6. Presidential Commission of Inquiry appointed to investigate and inquire into alleged serious violations of Human Rights arising since 1 August 2005 (Udalgama Commissions)
7. Lessons Learned and Reconciliation Commission (Sri Lanka)
(a) In spite of these important findings, there has been considerable concern expressed about the work of the Commission and, in OISL‟s assessment, has so far failed to conduct a comprehensive, independent and transparent inquiry
(b) The expansion of the mandate of the COI in July 2014 to include investigations into broader violations related to the conflict, and particularly focused on LTTE abuses, raised strong concerns among human rights organizations and family members of disappeared persons that this would detract from the Commission‟s ability to deliver on its primary responsibility: to assist families of the disappeared
8. The Presidential Commission to Investigate Complaints Regarding Missing Persons (2013) (Paranagama)
9. International mechanisms: the role of the Working Group on Enforced or Involuntary Disappearances (WGEID)
However, the Government failed to implement crucial recommendations made by the Working Group, such as the establishment of an independent body with the task of investigating all cases of disappearances which had occurred since 1995; the setting up of a central register of detainees as provided for in article 10(3) of the Declaration and that the prohibition on enforced disappearances should be included as fundamental right in the Constitution of Sri Lanka
10. United Nations Human Rights Office report in September 2015 which accused both sides of atrocities, especially during the final stages of the war in 2009, where 40,000 Tamils were estimated to have been killed in the final army offensive.
The United Nations called for a special court to try war crimes committed during the Sri Lankan army’s long conflict with Tamil Tiger rebels.
In response, Sri Lanka promised a local inquiry but will not allow the proposed court, which would have foreign judges.
During the whole period of the civil war from 1983, the whole justice process in Sri Lanka was highly flawed, compounded by a lack of political will to stop the carnage and human rights violations, and their failures could be seen by the following incidents:
# lack of independent oversight of appointments to the judiciary, as well as to the Human Rights Commission and other bodies;
— Appointments to commissions and senior public posts from then on were made by the President (as they had been before 2002) without external oversight, and contributed to the control of the Executive over rule of law institutions and their politicization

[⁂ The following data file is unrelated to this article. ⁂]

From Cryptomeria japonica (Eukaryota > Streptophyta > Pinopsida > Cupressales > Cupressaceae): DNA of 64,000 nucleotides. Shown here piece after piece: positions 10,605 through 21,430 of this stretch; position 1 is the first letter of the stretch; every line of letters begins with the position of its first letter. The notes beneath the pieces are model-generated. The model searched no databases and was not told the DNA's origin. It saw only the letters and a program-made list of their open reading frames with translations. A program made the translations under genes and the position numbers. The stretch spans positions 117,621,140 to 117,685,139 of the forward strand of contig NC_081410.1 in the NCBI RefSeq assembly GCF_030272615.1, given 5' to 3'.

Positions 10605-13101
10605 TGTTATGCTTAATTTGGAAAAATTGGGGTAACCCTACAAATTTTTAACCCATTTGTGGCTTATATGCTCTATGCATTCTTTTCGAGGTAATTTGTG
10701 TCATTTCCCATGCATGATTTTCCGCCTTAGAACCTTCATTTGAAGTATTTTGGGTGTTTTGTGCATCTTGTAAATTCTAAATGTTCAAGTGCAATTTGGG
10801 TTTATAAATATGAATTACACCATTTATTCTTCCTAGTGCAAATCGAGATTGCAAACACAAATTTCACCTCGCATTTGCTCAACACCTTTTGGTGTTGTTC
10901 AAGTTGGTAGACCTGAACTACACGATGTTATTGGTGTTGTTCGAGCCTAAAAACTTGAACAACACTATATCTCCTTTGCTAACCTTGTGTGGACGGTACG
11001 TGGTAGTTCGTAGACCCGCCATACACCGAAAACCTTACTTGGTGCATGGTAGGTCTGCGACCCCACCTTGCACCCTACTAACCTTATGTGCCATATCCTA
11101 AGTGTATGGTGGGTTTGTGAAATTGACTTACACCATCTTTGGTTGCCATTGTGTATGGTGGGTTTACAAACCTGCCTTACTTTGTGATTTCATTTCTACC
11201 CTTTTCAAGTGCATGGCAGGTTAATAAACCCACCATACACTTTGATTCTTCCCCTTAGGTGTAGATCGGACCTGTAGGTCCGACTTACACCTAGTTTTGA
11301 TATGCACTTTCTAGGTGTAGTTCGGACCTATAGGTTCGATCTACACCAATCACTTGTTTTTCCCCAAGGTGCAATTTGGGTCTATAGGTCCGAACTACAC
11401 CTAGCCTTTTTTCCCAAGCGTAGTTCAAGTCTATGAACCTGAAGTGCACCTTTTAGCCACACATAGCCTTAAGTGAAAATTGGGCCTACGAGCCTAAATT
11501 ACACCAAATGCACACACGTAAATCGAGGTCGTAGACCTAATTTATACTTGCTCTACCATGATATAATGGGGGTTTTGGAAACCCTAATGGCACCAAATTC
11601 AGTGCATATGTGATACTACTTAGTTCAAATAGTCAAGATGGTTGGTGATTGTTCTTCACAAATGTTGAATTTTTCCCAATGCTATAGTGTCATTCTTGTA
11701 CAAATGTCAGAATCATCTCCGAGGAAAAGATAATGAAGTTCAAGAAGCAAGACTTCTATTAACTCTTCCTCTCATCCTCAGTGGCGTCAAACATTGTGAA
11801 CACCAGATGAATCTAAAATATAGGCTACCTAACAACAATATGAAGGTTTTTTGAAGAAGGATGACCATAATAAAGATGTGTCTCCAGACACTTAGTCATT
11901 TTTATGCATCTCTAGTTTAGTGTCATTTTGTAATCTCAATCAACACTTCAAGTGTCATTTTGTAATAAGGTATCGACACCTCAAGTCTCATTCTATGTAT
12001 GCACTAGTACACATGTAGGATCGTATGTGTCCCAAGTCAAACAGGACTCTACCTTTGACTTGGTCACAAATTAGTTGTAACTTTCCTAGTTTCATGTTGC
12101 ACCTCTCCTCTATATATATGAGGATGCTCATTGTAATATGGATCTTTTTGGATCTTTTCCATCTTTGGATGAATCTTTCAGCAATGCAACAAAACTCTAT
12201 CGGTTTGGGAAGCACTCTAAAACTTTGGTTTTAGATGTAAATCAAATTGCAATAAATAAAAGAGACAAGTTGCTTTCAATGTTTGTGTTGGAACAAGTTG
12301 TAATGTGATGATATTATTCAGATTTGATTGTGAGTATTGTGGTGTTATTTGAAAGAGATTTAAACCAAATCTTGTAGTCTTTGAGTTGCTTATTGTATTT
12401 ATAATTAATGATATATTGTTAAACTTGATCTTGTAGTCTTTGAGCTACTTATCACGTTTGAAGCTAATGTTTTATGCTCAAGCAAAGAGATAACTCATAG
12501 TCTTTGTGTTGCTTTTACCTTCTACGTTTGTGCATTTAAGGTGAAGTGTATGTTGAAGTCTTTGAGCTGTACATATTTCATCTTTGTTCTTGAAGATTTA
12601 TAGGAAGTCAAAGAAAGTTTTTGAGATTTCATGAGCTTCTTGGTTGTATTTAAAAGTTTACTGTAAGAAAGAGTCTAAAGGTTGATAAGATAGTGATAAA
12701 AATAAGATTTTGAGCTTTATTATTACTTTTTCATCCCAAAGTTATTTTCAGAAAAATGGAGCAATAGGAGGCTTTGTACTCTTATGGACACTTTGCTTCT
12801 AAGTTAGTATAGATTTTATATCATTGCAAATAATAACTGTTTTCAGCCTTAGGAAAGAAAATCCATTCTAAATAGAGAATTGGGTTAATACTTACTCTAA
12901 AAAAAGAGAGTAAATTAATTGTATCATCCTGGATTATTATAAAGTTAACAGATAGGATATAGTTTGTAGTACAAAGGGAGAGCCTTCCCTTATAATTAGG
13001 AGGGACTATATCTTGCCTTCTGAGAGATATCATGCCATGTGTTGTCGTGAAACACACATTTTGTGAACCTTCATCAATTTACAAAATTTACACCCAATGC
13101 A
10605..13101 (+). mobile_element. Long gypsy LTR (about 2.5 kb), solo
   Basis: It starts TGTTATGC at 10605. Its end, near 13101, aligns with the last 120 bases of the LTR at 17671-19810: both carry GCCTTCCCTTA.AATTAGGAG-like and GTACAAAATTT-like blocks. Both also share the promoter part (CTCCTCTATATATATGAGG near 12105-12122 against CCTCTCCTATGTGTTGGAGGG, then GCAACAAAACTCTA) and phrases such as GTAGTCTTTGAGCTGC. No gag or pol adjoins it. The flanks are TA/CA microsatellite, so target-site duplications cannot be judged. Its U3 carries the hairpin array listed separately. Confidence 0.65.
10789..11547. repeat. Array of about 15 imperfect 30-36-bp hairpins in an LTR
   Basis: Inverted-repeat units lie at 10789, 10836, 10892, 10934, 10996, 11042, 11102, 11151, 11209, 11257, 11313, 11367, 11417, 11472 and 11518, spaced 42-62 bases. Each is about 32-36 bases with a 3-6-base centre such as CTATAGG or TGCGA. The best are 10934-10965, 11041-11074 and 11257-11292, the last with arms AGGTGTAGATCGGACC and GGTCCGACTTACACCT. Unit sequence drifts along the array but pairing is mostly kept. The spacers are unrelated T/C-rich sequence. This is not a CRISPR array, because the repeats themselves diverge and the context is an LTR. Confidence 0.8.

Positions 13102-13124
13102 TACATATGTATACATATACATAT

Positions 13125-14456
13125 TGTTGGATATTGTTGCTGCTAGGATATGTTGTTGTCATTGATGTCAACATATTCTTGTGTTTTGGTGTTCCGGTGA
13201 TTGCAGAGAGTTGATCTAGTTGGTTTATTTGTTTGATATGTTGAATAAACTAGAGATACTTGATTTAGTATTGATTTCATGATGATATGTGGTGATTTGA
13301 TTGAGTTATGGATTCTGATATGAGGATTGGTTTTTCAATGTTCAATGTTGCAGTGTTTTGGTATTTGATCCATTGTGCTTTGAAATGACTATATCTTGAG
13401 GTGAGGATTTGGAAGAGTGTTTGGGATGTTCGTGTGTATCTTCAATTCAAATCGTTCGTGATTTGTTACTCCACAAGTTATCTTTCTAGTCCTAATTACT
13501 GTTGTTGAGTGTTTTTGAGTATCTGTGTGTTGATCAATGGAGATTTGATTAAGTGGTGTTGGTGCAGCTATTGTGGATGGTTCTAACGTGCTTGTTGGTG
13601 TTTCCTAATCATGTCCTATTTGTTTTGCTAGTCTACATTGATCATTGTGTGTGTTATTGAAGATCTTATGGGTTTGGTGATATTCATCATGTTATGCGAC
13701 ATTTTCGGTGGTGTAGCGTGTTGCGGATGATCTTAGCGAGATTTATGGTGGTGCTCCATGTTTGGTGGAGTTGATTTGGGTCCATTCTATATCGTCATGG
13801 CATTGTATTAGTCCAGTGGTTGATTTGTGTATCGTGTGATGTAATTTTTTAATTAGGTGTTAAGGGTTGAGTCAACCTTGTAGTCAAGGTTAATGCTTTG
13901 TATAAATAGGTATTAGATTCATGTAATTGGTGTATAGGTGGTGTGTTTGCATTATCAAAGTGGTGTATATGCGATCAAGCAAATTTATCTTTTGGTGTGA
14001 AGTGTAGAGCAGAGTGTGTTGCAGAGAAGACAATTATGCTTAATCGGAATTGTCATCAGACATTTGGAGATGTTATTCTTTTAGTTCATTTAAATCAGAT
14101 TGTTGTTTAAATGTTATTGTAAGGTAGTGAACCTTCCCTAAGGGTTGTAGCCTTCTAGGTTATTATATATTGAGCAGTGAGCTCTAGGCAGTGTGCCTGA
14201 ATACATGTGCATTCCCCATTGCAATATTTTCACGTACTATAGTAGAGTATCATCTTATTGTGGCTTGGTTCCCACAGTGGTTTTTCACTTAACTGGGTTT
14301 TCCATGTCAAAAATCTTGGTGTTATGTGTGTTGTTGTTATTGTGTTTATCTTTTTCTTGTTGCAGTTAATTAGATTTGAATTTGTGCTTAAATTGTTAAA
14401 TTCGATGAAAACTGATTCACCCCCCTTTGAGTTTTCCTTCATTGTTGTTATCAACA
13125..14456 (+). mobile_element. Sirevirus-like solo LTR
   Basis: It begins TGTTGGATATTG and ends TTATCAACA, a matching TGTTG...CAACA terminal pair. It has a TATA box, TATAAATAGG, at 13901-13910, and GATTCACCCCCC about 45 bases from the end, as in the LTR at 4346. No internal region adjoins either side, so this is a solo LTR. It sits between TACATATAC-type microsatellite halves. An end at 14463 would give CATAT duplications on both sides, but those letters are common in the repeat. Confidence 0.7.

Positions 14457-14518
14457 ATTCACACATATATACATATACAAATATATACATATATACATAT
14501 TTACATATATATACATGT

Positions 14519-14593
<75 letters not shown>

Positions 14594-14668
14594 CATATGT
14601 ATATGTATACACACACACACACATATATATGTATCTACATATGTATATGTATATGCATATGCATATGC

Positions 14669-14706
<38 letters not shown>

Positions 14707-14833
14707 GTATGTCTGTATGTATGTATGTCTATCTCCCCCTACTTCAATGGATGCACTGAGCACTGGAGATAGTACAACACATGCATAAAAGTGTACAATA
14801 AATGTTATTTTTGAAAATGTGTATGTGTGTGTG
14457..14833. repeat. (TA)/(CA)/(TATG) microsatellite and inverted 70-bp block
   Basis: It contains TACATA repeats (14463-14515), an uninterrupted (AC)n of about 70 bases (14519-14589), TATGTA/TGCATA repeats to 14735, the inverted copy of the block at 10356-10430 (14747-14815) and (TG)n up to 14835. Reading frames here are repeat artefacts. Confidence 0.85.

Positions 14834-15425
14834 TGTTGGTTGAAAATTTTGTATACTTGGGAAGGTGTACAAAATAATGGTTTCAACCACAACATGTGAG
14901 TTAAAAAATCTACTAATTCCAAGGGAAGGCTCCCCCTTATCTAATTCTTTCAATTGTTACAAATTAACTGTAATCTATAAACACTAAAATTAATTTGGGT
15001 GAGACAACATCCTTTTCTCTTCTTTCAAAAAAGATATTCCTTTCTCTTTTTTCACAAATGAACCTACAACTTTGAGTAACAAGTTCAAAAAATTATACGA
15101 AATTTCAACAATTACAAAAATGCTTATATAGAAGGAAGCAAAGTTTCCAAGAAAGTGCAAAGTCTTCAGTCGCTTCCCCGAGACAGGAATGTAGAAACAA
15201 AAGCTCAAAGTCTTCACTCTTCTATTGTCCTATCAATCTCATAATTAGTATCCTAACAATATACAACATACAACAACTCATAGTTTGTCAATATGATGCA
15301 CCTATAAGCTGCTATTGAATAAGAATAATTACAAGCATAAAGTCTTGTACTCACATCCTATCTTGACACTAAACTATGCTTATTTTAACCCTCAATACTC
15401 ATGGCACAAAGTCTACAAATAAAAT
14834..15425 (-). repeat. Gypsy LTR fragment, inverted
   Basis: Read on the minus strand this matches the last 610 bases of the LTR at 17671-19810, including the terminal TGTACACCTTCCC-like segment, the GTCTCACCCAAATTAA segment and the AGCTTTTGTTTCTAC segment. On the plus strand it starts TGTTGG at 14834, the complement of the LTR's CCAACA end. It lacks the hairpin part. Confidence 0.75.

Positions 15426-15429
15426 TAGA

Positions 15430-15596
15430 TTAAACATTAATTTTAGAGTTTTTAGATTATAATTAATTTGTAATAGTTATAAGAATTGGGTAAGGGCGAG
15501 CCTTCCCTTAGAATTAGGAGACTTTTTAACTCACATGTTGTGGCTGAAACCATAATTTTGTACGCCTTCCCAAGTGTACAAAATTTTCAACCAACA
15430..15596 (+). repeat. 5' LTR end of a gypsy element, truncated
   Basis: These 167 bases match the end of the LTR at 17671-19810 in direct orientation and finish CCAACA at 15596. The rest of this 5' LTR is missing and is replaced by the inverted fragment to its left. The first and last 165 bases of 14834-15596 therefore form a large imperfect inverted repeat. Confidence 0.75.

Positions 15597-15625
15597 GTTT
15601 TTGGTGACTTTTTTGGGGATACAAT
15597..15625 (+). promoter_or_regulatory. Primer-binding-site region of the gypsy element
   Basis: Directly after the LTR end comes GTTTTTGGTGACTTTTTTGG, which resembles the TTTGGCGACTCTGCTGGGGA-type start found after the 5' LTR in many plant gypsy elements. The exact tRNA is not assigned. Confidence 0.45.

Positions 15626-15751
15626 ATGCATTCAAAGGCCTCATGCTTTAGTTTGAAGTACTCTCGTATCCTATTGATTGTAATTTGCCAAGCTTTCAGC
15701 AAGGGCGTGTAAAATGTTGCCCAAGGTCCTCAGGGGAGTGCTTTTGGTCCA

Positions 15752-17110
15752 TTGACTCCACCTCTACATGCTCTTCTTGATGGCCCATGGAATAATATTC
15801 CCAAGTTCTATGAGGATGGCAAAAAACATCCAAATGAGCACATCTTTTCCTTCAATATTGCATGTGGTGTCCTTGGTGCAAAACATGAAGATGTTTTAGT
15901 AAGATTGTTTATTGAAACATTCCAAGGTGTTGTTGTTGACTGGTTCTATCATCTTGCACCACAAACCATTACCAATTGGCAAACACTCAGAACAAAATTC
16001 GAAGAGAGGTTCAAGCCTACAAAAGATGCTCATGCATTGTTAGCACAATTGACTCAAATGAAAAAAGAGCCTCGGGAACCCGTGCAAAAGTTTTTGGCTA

# undue delay in cases languishing in the courts for many years without progress;
— Such cases rarely get beyond the initial phases of opening a case at the level of the Magistrate‟s court, and limited police investigations, such as a visit to the crime scene and sometimes recording evidence. At these early stages, Judicial Medical Officers also might intervene, including carrying out autopsies and assessing forensic evidence in relation to torture and other non-fatal incidents. Witnesses told OISL that magistrates are very reluctant to investigate crimes involving security forces beyond these steps, and rarely proceed any further
— Reprisals against judicial and other professionals who try to prosecute human rights-related cases involving State officials are also an impediment to progress in such cases. The case of the magistrate who tried to investigate the disappearance of Father Brown and other cases, and of magistrate threatened in the context of investigations into the killing of five ACF workers illustrate this pattern
— Challenges in the delivery of judicial accountability appear to be exacerbated when the suspects belong to the security forces. The LLRC stressed the need for a de-politicised judiciary and police investigations. In several of the cases documented by OISL, members of the security forces obstructed and/or interfered with investigations. Security forces have sought to pressurise relatives of victims into signing documents admitting that the victims were terrorists, or pressured the authorities to replace Judicial Medical Officers responsible for conducting autopsies (see the case of the Trincomalee Five outlined below)